The Power of Thinking Without Thinking
How It Affects the Individual
The Way We Should Work to Better Ourselves and Our World
In Blink, Gladwell discusses the dangers of using intuition too rapidly, specifically in the context of rash police actions. This is especially relevant recently in light of recent events such as the beating of a horse thief in California and the fatal shooting in Oklahoma. Gladwell actually discusses both of these things in the book - The fatal shooting, in which the man instinctively reached for his gun instead of taser, could be explained in the light of several different concepts in the book. For example, the theory of subconscious racism could have caused the man to fear for his life more than he might’ve otherwise done had he been pursuing a white man, and as such, in the heat of the fight-or-flight response, he reached for the weapon that better matched his level of threat — the gun.
The other case is an example of how Gladwell claimed that police typically make the most mistakes after a chase once they stop relying on their intuition. After leading the police on a relatively low-speed chase in which he stole a horse and was unsuccessfully tasered, a man was beaten brutally by almost 10 deputies. The police had performed their functions perfectly well during the chase, but once they finally apprehended the man their judgment failed, resulting in the beating and multiple suspensions.
The social value of this book is significant in that it explains how many people are not aware of their own motivations or subconscious decisions. Many people dismiss gut feelings as inaccurate or invalid, but the conclusion of Blink’s analysis is that many would be better off on a personal level if they were simply able to follow their instinct occasionally.
However, also discussed is the flip-side of this concept. People must also be aware that their preconceptions or first impressions can have severe negative effects on their social interactions. The same thought processes that give us strong intuition also give us prejudice and stereotypes. Therefore, while it is important to utilize the power of subconscious decisions to strengthen one’s own intuition, it is equally important to restrain that power when it drives us to unfairly treat or categorize others.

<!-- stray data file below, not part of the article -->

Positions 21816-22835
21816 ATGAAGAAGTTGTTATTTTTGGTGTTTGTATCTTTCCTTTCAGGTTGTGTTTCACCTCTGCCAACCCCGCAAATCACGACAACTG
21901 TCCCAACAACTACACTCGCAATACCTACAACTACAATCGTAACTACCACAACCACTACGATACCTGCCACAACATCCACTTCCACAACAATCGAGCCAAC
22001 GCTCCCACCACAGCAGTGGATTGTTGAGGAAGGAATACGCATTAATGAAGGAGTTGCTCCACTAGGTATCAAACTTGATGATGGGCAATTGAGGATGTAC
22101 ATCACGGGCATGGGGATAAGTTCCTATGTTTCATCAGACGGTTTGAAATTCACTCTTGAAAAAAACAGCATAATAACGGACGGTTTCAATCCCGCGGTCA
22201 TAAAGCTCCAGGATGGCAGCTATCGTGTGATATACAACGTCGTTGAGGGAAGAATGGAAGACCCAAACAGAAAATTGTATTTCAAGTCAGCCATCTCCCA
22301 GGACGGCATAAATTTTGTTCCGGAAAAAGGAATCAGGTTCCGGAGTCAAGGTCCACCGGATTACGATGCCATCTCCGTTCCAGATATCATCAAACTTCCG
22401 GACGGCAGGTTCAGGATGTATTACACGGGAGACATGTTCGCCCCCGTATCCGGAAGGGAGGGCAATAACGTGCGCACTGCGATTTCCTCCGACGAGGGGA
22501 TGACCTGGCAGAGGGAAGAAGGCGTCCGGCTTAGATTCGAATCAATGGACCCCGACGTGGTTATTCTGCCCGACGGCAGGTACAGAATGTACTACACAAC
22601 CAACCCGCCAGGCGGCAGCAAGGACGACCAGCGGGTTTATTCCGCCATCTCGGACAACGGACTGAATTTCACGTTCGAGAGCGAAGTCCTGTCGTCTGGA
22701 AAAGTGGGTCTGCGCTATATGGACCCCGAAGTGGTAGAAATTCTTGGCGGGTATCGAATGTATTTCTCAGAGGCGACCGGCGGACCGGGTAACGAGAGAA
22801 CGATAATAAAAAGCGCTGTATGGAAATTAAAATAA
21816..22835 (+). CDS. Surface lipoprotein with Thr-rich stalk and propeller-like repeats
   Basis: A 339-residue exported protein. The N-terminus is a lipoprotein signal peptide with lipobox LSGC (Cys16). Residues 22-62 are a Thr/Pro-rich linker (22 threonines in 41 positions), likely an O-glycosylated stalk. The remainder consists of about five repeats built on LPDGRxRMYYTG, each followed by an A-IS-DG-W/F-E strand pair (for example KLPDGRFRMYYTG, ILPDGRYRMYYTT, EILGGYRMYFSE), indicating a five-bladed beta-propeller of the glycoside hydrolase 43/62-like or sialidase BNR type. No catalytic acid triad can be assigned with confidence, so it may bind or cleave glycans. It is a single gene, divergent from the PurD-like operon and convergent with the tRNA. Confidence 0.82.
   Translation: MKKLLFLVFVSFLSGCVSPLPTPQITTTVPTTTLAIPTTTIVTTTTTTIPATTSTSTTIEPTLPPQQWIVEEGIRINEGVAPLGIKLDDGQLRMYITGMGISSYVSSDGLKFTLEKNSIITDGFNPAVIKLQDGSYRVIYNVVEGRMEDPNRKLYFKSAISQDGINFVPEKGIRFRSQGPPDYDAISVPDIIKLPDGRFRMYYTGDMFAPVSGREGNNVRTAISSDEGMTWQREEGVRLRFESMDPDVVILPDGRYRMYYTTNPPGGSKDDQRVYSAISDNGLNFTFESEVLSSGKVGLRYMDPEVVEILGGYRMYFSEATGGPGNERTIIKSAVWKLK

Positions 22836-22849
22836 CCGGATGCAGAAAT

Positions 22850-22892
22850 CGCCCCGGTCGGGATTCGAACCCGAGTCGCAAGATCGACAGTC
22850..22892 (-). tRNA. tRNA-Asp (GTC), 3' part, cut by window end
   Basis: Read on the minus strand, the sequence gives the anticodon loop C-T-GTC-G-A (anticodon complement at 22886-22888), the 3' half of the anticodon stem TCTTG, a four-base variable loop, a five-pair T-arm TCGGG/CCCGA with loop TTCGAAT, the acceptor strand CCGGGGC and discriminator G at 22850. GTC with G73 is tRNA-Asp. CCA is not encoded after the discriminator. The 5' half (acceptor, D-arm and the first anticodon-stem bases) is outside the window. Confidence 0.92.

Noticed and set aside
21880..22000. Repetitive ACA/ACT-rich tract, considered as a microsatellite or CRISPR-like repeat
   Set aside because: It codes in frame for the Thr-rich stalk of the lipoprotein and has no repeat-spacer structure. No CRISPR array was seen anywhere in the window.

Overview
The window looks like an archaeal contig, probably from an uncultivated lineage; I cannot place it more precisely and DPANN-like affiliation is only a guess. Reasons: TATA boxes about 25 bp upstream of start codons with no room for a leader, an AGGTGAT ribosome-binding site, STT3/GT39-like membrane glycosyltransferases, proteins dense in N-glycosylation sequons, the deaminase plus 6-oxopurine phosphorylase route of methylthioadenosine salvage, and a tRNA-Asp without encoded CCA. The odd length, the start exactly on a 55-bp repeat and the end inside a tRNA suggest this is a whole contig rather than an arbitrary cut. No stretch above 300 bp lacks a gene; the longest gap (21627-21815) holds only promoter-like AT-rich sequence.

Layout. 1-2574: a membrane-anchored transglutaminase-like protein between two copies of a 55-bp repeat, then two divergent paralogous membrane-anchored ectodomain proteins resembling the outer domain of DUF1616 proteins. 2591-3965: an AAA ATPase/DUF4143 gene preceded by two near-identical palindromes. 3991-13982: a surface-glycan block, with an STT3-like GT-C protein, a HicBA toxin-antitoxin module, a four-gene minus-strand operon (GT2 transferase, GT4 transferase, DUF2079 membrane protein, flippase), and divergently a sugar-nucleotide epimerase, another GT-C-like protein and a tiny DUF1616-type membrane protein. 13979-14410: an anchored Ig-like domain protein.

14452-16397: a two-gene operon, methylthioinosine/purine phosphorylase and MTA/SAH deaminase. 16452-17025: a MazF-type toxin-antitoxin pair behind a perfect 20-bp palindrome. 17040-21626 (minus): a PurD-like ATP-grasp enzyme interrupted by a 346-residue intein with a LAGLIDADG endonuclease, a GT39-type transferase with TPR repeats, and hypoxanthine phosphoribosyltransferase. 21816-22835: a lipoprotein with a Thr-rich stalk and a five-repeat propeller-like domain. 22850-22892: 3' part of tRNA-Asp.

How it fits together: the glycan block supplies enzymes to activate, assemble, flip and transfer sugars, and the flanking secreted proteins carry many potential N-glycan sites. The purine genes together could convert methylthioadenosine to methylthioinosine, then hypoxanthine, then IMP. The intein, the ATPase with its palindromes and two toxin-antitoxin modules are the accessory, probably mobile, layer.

Malcolm Gladwell’s Blink asks the reader to consider the ramifications of subconscious snap decisions — what Gladwell calls “thin slicing.” Thin slicing is the focus of this book, and refers to our subconscious ability to detect patterns and make decisions in day-to-day interactions based on nothing but a thin slice of exposure to those interactions. This subconscious process has the ability to tell the difference between a real statue and a fake, predict if a relationship will last, or even save lives.
The text begins by presenting an incredibly rare statue of a Greek man from the sixth century BCE that was purchased by the J. Paul Getty Museum in California. Museum officials were suspicious of the statue at first, but eventually decided to finalize the purchase. Once the statue was on display, experts began to express doubt about its authenticity. These experts had a gut feeling that something was wrong about the statue as soon as they saw it, though most had trouble putting that feeling into words. They were thin slicing the statue subconsciously, and did not like the gut feeling the statue gave them. Further testing revealed that the statue had been artificially aged by a process involving soaking the marble in potato mold. The statue is still on display, but is categorized as a “possible modern forgery.”
Gladwell continues to observe how the use of thin slicing can have an almost ESP-like effect on situations. By thin slicing a married couple’s conversation for 15 minutes, one can guess with 90% accuracy whether the marriage will endure the future. He recalls the tale of a fireman who thin sliced a house fire, felt that something was off, and evacuated his crew just before the floor below them collapsed. Then Gladwell shows off the dark side of thin slicing, such as how people can use their gut instincts too much and end up in a bad situation. When President Warren Harding was elected, American citizens simply looked at the man and said “Now there’s a president.” Yes, Harding had an appearance that one could only describe as presidential. He won the 1920 election in a landslide, and proceeded to head a presidency plagued by scandal. The American public thin sliced and lost.
The text itself was captivating for the first few chapters. Gladwell’s narration of the scientific research behind thin slicing intrigues the reader, but soon loses its zeal. Examples of thin slicing are thrown at the reader with less excitement as the book drags on, and after a while the only visual the reader receives from the text is that of a dead horse being beaten. Gladwell certainly gets the point across quickly, but perhaps he should have stopped writing after the first few chapters.
A potential reader should consider this book as a potential read due to one element alone: the author’s message. Gladwell creates an ethical tension in which you question if you yourself are affected by the throes of racism, sexism, or other prejudice in our society. Blink does more than preach the gospel of equality — it makes the reader question his or her own values, both conscious and subconscious.
Malcolm Gladwell writes that thin slicing can have a significant impact on our social lives, and whether that impact is positive or negative is up to the reader. By recognizing negative subconscious assumptions, one has the ability to suppress them. On the other hand, one has the ability to reinforce positive thin slicing with further practice in analyzing situations and conditioning one’s self to react positively to said situations.